By Anne Marie Amacher
The Catholic Messenger
DAVENPORT — For the past year, concerned citizens have gathered to pray with others for an end to gun violence and to support neighbors where gunshots have been fired.
Davenport Bearing Witness has marked instances of violence since July 30, 2020. The group observed the one-year anniversary with a vigil at 13th and Gaines streets on July 30, 2021.
Bearing Witness began in 2003 as a ministry of the Congregation of the Humility of Mary. Today, Davenport Bearing Witness continues the commitment of prayerful witness started by the religious sisters, according to the Davenport Bearing Witness e-newsletter.
The group’s participants are committed to gathering to pray for healing with individuals and families, never accept gun violence as inevitable or normal, offering direct service and support, and advocating for local public health approaches to reduce gun violence.
In the past year, Davenport Bearing Witness has marked more than 75 shooting incidents where shots were fired, whether there was an injury, death or neither.
Sister Mary Bea Snyder, CHM, who began the ministry in 2003, got the idea from a book and “it lit a fire in me.” She wanted to do something meaningful every time a murder happened in Davenport. Although the ministry was small, typically a few sisters from the congregation, she tried to gather people at the site where a murder had occurred. She and others distributed fliers about Bearing Witness in the impacted neighborhood to let neighbors know what had happened and when a gathering would take place. “We would go to the neighborhood within a close distance and knock on the doors and give out the fliers,” she said.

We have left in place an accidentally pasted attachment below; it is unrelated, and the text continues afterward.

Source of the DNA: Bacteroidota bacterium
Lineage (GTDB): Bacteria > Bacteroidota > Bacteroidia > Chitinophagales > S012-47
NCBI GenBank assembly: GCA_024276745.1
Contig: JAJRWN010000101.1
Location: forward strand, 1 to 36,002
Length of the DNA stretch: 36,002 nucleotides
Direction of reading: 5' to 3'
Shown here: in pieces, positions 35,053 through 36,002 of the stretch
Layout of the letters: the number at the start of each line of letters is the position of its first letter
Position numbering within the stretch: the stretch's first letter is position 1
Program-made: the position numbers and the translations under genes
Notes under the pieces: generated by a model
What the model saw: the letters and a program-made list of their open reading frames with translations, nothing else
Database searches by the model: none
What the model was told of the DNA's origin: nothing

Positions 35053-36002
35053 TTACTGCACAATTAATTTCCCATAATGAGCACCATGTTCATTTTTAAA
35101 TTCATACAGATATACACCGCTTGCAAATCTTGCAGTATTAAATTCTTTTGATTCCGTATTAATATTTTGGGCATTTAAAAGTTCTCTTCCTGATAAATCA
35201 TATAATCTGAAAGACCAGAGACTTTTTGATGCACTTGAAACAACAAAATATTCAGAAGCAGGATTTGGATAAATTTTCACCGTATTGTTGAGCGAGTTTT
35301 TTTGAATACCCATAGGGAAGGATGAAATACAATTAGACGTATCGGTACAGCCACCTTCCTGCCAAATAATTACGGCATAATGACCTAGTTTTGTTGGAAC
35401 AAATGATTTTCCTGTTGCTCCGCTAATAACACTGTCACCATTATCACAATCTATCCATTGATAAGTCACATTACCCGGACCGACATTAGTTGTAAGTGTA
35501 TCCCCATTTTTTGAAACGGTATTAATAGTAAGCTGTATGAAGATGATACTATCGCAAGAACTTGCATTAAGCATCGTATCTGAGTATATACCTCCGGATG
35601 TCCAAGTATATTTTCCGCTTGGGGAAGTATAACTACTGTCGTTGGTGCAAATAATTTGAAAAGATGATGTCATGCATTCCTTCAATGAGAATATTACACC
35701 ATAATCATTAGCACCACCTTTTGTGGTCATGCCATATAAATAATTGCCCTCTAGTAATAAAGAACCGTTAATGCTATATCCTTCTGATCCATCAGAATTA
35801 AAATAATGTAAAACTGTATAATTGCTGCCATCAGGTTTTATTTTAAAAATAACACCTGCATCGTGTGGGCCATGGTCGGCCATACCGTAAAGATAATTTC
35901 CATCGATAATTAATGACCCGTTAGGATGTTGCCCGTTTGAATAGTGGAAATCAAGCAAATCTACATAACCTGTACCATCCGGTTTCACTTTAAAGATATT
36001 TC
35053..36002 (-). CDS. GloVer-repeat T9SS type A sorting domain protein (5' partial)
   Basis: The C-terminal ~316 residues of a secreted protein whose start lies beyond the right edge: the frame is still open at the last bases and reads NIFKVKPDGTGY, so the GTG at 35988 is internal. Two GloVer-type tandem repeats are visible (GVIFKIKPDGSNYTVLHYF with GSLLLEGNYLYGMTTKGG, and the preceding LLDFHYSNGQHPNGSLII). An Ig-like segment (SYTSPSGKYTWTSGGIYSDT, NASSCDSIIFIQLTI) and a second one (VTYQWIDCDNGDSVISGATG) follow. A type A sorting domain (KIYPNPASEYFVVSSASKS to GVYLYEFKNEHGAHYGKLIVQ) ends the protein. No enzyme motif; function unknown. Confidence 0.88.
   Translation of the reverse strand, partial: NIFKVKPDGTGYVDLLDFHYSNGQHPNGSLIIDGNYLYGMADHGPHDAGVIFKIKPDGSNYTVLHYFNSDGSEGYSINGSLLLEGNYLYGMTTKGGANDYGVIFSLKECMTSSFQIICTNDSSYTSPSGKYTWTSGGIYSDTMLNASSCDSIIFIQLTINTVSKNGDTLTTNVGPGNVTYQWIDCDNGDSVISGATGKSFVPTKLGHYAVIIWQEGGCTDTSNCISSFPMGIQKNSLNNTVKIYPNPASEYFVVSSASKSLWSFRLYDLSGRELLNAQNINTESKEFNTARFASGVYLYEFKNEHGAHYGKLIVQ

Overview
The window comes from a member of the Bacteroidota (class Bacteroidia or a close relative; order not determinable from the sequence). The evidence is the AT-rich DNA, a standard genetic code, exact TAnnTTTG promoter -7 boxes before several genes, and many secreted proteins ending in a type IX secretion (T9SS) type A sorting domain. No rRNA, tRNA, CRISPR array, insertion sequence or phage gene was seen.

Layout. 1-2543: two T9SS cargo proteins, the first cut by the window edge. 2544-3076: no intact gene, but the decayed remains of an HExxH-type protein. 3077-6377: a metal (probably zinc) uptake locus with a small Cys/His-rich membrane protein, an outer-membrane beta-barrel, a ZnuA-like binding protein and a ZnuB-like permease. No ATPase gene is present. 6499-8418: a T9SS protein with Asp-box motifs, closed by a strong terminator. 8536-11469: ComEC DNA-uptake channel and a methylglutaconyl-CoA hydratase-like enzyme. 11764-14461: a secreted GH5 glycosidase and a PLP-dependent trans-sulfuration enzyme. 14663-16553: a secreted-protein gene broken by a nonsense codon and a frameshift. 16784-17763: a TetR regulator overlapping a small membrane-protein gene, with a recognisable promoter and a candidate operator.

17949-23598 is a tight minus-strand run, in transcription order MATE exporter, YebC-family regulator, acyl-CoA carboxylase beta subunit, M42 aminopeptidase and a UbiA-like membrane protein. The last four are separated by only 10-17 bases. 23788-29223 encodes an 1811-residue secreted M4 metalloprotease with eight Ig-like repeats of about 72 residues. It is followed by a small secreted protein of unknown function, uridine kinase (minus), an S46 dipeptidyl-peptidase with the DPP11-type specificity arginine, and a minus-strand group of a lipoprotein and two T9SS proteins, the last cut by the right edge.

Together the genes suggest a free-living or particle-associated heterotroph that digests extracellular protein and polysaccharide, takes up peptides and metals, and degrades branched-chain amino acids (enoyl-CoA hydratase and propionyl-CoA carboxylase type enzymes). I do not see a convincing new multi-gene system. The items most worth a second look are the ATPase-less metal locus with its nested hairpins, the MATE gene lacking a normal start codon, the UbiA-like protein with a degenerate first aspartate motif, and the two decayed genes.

She remembers being near 14th and Gaines streets when a woman answered the door and gave Sister Snyder “a look like, ‘what do you want?’ Her face was tight and angry. I explained what we were doing and I observed the tightness go away. She relaxed, smiled and thanked me. That left an impression with me.”
Prayer vigils were often small. As fewer sisters were able to attend the vigils and Sister Snyder’s schedule got busier, the ministry faded away. She said she talked with John DeTaeye, who now organizes Davenport Bearing Witness, to share what she had done. “He jumped on it and expanded it.”
Each vigil includes prayer as in the past. Sister Snyder said in the early 2000s they sang only on occasion. “I can’t lead a song,” she laughed. Today’s format offers song, prayer and intentions. Father Rudolph Juarez, pastor of St. Anthony Parish in Davenport, attends the vigils as his schedule allows. “I believe it is important where violence and negative energy are expounded to bring some positive energy and peaceful energy there. There is no greater power than prayer.”
Davenport Bearing Witness wants people to know that the “violence does not go unnoticed,” he said.
Sister Lynn Mousel, CHM, was not involved with the original Bearing Witness group because she was not living in Davenport at the time. She has been to several vigils with the current group.
“When I moved here and began to hear about so many episodes of gun violence, I wanted to make some kind of response. I was aware of the past Bearing Witness ministry, and am grateful for John’s organizing our gatherings and for Sister Bea and Sister Johanna’s (Rickl) participation as well.”
“I live with other CHMs in the Central City neighborhood. The gun violence has been widespread in Davenport, but frequent in our area of the city. It is very meaningful to me to gather and pray with a diverse group, and with those directly affected by the violence. In addition, the CHMs want to support responses to the gun violence which addresses the root causes, such as the serious inequities and socioeconomic disparities in our city.”
For more information about Davenport Bearing Witness, email email@example.com or visit their Facebook page at Davenport Bearing Witness.